Speaking of ink, let's talk color for a minute.
So everyone is geared up for the big Red State - Blue State matchup this coming Tuesday. I guess you need to be a bit older to realize just how screwey that color scheme is. If you go back in time it was almost always that Republicans were most commonly represented in blue and, if anything, Democrats were red. Don't believe me. Even today if you check out the map references that date back a few years you will see. Take for example all the maps on David Leip's Political Atlas site
. Do those maps look backwards to you? Or are all the maps since 2000 backwards? Or the more ominous classification that red is always hostile
. I guess that matches what half the US thinks these days, but still.
Red - Blue or Blue - Red. It all changed in an instant with the seminal map USAToday data editor Paul Overberg put together with the results of the 2000 presidential election
. It may not have seemed seminal, but it was a striking map because it was binary (just red or blue, winner take all) and at the county level. It was arguably misleading (see paper references at bottom for more on that) given the variation in population density across the nation.. a variation that has a much bigger impact when graphed at the county level, vs. the the normally presented state level. When it comes to maps having impacts though, not many top it to this day.
The question then becomes why did USAToday have Republicans as red that year. If you just think it is because that has always been our political taxonomy it isn't true. Before 2000 it was not always, or even typically true that Republicans were red. Read the Washington Post from 2004: Elephants Are Red, Donkeys Are Blue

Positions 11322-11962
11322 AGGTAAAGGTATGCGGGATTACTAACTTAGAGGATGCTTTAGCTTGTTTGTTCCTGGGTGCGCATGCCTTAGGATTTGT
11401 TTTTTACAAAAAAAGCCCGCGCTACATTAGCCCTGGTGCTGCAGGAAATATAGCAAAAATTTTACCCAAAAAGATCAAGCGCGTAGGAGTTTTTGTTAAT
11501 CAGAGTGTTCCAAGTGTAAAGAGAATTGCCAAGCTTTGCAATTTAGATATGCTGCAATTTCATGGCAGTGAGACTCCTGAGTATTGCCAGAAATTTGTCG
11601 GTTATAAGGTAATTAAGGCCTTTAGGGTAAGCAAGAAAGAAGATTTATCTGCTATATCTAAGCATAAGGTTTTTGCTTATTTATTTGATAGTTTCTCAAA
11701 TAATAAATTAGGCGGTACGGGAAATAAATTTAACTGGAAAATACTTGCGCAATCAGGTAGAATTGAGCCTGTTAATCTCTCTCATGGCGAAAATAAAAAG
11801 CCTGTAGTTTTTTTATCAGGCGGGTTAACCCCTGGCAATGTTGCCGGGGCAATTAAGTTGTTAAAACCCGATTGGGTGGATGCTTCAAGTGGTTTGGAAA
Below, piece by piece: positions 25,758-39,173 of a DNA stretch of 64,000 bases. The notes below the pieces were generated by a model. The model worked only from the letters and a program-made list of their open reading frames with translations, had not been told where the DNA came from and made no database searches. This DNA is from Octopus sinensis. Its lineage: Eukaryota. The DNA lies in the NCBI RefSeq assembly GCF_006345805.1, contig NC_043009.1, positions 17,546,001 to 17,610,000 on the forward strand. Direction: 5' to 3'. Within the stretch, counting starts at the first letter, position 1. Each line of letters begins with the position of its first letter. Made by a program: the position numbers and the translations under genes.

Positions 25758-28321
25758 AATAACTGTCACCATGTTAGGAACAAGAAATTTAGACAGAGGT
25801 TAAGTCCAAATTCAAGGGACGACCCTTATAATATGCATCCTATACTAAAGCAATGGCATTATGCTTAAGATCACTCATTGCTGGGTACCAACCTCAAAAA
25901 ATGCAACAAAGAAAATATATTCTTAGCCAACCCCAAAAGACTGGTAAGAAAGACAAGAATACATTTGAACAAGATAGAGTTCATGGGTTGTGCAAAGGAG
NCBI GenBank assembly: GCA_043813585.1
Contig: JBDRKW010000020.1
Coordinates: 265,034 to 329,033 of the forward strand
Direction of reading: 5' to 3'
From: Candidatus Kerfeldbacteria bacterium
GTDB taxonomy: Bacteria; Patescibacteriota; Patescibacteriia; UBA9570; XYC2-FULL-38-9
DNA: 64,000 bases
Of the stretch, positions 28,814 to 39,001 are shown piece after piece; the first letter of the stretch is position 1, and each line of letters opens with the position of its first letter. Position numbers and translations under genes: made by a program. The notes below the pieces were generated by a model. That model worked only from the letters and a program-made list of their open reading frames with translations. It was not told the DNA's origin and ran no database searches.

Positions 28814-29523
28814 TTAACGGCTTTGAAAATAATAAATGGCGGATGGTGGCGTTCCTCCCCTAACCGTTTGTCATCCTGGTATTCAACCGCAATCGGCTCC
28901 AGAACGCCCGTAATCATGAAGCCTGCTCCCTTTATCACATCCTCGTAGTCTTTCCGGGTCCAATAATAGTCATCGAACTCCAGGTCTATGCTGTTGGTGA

There is a real story here.. and it all gets to how media has changed. It turns out that because the color was so important, it could potentially influence the outcome. The best explanation out there is that prior to 2000, the major media networks stuck to a scheme whereby the incument party alternated
between red and blue in their graphics with each election cycle. Think about that. Since color mattered someone must have decided it was not fair to always have one party blue and the other red. It wasn't even fair to always have the incumbent party the same color. If that is the full answer, it means that there was a much higher level attention paid to being keeping the presentation objective. It also means that in 2000 it was just the turn of the cycle that Republicans came up red, nothing more. But the punditocracy didn't seem to get the memo on the itinerant nature of the color system and cemented in place the taxonomy of color that has now skipped into the cultural awareness of all things political.
If all that leaves you wanting more.. or think that is all too superficial... here is a Princeton working paper for you: On Graphical Representations of Voting Results